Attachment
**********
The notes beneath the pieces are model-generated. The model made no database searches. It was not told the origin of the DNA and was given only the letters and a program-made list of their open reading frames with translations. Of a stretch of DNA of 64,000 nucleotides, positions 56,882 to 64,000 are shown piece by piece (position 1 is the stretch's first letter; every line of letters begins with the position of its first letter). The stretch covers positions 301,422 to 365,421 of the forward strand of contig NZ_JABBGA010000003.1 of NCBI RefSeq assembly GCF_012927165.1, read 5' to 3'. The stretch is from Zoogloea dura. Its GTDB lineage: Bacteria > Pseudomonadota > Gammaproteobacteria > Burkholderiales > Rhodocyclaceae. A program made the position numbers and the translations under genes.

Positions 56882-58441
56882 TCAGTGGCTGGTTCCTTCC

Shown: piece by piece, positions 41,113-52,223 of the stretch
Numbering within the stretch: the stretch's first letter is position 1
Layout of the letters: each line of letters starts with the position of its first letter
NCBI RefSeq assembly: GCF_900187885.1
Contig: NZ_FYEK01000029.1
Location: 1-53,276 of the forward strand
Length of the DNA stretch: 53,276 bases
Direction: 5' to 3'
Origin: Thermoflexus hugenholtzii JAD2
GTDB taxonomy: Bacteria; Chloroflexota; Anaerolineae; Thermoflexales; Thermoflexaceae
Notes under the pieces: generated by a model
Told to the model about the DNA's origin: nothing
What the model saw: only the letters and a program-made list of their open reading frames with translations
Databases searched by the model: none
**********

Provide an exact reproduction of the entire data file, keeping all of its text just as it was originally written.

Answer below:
The notes beneath the pieces are model-generated. The model made no database searches. It was not told the origin of the DNA and was given only the letters and a program-made list of their open reading frames with translations. Of a stretch of DNA of 64,000 nucleotides, positions 56,882 to 64,000 are shown piece by piece (position 1 is the stretch's first letter; every line of letters begins with the position of its first letter). The stretch covers positions 301,422 to 365,421 of the forward strand of contig NZ_JABBGA010000003.1 of NCBI RefSeq assembly GCF_012927165.1, read 5' to 3'. The stretch is from Zoogloea dura. Its GTDB lineage: Bacteria > Pseudomonadota > Gammaproteobacteria > Burkholderiales > Rhodocyclaceae. A program made the position numbers and the translations under genes.

Positions 56882-58441
56882 TCAGTGGCTGGTTCCTTCC

Shown: piece by piece, positions 41,113-52,223 of the stretch
Numbering within the stretch: the stretch's first letter is position 1
Layout of the letters: each line of letters starts with the position of its first letter
NCBI RefSeq assembly: GCF_900187885.1
Contig: NZ_FYEK01000029.1
Location: 1-53,276 of the forward strand
Length of the DNA stretch: 53,276 bases
Direction: 5' to 3'
Origin: Thermoflexus hugenholtzii JAD2
GTDB taxonomy: Bacteria; Chloroflexota; Anaerolineae; Thermoflexales; Thermoflexaceae
Notes under the pieces: generated by a model
Told to the model about the DNA's origin: nothing
What the model saw: only the letters and a program-made list of their open reading frames with translations
Databases searched by the model: none